Charlie has really, really enjoyed transferring things. He likes to take all of my shoes from one room and line them up in the kitchen, move all of his (and my) books off of our big book shelf into the floor, carry our clean laundry into the living room while I’m folding it… I’m sure this sounds familiar to parents of toddlers 🙂
The other day, I was organizing all of my school boxes while Charlie napped (the worst thing about changing jobs as a teacher — all of the stuff that comes home!). I almost finished, but I was still sorting through my huge art bin when Charlie woke up. I mentioned yesterday that he really enjoyed a transferring activity with large pom poms when he was just about a year old, and he noticed the sparkly pom poms in the photo above almost instantly. I put a handful in a small mason jar I had nearby (too many at first! Start with fewer so the child can successfully complete the task and keep the extras in a bin nearby for backups (: ).
I also had a strawberry huller from a stash I had bought for fine motor practice (for way cheaper than $4 each, but I wanted to link to one). I gave Charlie a lesson with the poms and tongs, carefully emphasizing how I was using the tongs to pick up the pom pom and place it in the next cup.
Charlie did not understand why he would use this weird, unfamiliar tool to move the poms when I could just use my hands. This is the same child who pretty much hates to use his fork, though he is capable of spearing food and feeding himself when he tries. I swallowed my pride and put the tongs away for later.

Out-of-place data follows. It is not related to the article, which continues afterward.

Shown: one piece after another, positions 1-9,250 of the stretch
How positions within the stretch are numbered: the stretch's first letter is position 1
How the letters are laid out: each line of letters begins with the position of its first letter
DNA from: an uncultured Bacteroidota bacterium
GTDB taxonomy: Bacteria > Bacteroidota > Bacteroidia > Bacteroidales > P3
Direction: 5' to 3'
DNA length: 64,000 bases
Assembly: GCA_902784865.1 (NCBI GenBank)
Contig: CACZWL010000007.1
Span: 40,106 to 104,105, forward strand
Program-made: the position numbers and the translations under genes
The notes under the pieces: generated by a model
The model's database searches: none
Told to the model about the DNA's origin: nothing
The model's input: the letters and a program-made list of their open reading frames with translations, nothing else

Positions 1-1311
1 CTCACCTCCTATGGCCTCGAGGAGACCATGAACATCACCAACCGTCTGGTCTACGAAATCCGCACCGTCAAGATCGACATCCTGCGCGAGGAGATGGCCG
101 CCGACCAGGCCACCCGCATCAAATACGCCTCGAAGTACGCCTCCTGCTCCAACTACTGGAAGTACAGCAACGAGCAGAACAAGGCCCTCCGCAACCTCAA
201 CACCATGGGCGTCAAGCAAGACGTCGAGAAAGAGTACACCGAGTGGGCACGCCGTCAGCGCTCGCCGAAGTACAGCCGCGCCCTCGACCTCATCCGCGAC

I also had a bag of floral gems nearby I had taken out of a sensory bin (from my classroom), and Charlie was so intrigued. He wanted to touch each one. I placed a few in the jar, which made a satisfying clinking sound, and he loved simply transferring the gems from one jar to the next. I did notice, after several minutes, he put one in his mouth, so I put these up so that he can only use them when I’m giving him 100 percent attention, and put the pom poms on the shelf (without the tongs) for transferring.
I noticed that Charlie started trying to pour the gems (and his W sitting! We’re working on it!), so the next step will be providing him with a pouring water or rice activity. Montessori Services has a nice selection, or you can borrow some ideas and recreate the sets with some objects from your home 🙂 When you set up a water pouring activity, just make sure you include a plastic tray (so you don’t mind if some spills) and a small sponge for cleaning up messes (you can cut up a regular kitchen sponge, but I’m trying to find a sea sponge I can cut up for Charlie because I love the way it actually grows larger!). You can color the water with food coloring or watercolors to make it easier to see, if you’d like. I need to find my big box of Montessori materials that has been in storage since we moved here, so I haven’t introduced this yet to Charlie. Let me know if you have any other tips 🙂
Also, I should note, that since these transferring activities are seen as preparation for handwriting, they would be done sitting at a table, and not sitting on the floor in front of the couch :), in traditional Montessori settings.